Lost in East Nowhere, Michigan, Jimmy (Ron Eldard) is wailing into his cell phone, trying to find somebody, anybody, who will take him on. The band he’s roadied for since the 1980s, Blue Oyster Cult, has just dumped him from the tour for reasons that aren’t quite explained. Now this creature of the backstage doesn’t know what to do with himself. “I’m willing to cut my rate,” he pleads, “I just gotta be on the road.” Jimmy eventually finds himself on the next Greyhound back to New York, and then in a cab out to his mother’s house in Queens. There he finds that everything he tried so hard to escape is still there, waiting for him.
Michael Cuesta’s Roadie wants terribly badly to be a provoking study of this never-blooming perpetual adolescent. Typical of this kind of lo-fi character study, Jimmy is soon sucked back in to old patterns. A guitar riffs moodily over the many shots of him wearing heavy black leather jacket and pseudo-biker sunglasses, cigarette plugged defensively into mouth, as he wanders about the old neighborhood.
Roadie is unable to generate much interest in Jimmy or his predicament. The script (co-written by the director and his brother, Gerald Cuesta) manages some minimal fish-out-of-water humor about Jimmy’s general cluelessness. It also crafts a winningly off-kilter relationship between Jimmy and his widowed mother (a wily Lois Smith), who drifts in and out of a mental fog that leaves her half-delighted to see her son home and half-infuriated by his failure. Jimmy’s own accounting of his life sounds vaguely glamorous: he says he’s the Blue Oyster Cult’s manager, as well as writer and producer. Eliding the fact that he was just dumped on the side of the road, he tells people that he’ll be heading off to South America with the band soon. Everyone but the audience seems to take him at his word.
Eldard has a shambling charisma, but Roadie becomes a one-note comedy whose darker undertones are never fully explored. It falls to an electric Bobby Cannavale, playing an old friend/tormentor of Jimmy’s named Randy, to wake the film up. Randy’s married to Jimmy’s high school girlfriend, Nikki (Jill Hennessy). Since Jimmy still has a thing for her and Nikki is an aspiring singer-songwriter not above using his feelings to convince him to pass her demo on, a mild love triangle subplot—as well as a hotel-room coke and booze binge—adds an initially interesting wrinkle to the otherwise mild goings-on. Despite the actors’ best efforts, though, Roadie runs out of gas, leaving us none the wiser about how the road might have satisfied this unformed man-child.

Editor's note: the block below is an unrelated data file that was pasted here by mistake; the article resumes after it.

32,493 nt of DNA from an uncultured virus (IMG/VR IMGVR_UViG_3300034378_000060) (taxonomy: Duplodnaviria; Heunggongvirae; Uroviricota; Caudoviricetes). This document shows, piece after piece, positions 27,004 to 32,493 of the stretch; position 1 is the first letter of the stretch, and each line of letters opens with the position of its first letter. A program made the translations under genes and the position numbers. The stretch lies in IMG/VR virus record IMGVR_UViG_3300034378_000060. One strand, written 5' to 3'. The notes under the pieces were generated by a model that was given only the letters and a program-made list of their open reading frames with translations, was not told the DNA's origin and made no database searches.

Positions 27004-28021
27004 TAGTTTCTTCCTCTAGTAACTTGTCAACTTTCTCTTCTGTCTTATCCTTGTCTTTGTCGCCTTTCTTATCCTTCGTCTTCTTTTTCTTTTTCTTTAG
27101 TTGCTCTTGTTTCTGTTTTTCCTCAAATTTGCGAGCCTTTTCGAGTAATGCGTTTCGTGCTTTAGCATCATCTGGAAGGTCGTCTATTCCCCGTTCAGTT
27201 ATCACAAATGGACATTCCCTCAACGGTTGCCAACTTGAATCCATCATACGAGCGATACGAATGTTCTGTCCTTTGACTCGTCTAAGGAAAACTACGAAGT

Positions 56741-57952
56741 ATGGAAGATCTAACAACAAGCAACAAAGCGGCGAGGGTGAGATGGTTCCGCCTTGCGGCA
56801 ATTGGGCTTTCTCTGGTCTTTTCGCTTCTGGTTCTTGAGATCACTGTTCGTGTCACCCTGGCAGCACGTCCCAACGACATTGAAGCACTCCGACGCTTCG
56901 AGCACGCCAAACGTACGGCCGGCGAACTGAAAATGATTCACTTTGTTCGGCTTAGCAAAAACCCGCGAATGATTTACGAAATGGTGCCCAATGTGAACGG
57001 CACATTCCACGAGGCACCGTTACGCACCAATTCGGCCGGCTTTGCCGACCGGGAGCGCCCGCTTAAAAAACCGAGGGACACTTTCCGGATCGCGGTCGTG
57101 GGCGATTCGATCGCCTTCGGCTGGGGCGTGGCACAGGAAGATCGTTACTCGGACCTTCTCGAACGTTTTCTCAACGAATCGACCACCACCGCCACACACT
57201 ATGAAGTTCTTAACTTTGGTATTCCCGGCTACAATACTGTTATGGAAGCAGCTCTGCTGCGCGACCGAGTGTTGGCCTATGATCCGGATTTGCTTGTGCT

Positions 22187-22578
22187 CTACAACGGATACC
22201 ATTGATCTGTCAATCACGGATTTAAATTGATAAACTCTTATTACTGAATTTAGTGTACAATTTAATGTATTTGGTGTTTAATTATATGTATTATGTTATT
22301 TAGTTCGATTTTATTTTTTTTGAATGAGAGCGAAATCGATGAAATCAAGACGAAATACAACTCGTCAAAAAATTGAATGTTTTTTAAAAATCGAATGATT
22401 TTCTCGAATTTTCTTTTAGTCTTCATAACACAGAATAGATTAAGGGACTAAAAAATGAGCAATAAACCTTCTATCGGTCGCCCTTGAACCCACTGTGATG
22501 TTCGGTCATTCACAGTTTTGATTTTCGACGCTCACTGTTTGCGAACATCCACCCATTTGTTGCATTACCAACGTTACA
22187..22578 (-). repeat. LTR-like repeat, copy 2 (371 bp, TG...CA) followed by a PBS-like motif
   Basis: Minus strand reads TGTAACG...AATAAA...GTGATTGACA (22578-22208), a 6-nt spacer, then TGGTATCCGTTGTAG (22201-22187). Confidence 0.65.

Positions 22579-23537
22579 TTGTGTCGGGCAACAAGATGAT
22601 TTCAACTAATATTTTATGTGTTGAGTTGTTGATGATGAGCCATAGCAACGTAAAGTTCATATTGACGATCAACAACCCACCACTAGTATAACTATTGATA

Far from the neatly landscaped neighborhoods of Forest Hills, Queens, Neds tracks the ebb and flow of adolescents in the streets of 1970s Glasgow. Buzz-cut youths with cuffed-jeans and Doc Martens battle like immigrant mobs of early New York with kitchen knives and crow bars, bellowing the names of their respective crews. At the center of one cutthroat melee is John McGill (Conor McCarron), a soft-faced teenager who not long before was a bookish lad terrorized by toughs and teachers alike. Now he beats them bloody for little reason, his once-formidable intellect long forgotten.
In this percussive drama (named for the shorthand for “Non-Educated Delinquents”), Peter Mullan lays down a ladder of descent for his protagonist, whose trajectory is all the harder to watch for how nonsensical it is. Establishing scenes show a younger John as nearly mute, turtling up for protection against his abusive father and a local bully. With a nonexistent family life in a bleak little rowhouse and no friends to speak of, John learns to rely on his own smarts. This leads him to bristle when teachers assign him to classes he thinks are beneath him, a precursor to his later violent outbursts. When his older brother Benny (Joe Szula), a legendarily mad hood, pops back on the scene just long enough to pummel John’s bully into submission (a gothic nighttime scene that John watches silently from his bedroom window), the road ahead seems clear.
Though this sort of journey is not exactly new territory, Mullan gives it all a fresh edge and, unusually, holds young John accountable. Although many factors push John into his pain and psychosis, the film makes clear that any number of his friends had upbringings just as rotten, if not worse, and without his mental gifts. When John takes revenge in one especially horrifying scene, there’s little sense that he’s reacting solely to his environment.
Neds echoes other classics of roiling childhood violence. If it doesn’t have Expressionistic look of Francis Ford Coppola’s Rumble Fish, instead offering a grittier palette of dark, wooded cemeteries and bleak concrete housing blocks, Benny evokes Motorcycle Boy. As well, John’s quick decline into near-madness is noted by adults but never arrested, a point that calls to mind Neil Jordan’s nightmarish The Butcher Boy. If Neds’ use of clownish, surreal elements are clumsy distractions, as is its reliance on pop music cues, its dark center is very effective indeed. John’s deadened eyes only light up when everything goes inexorably wrong.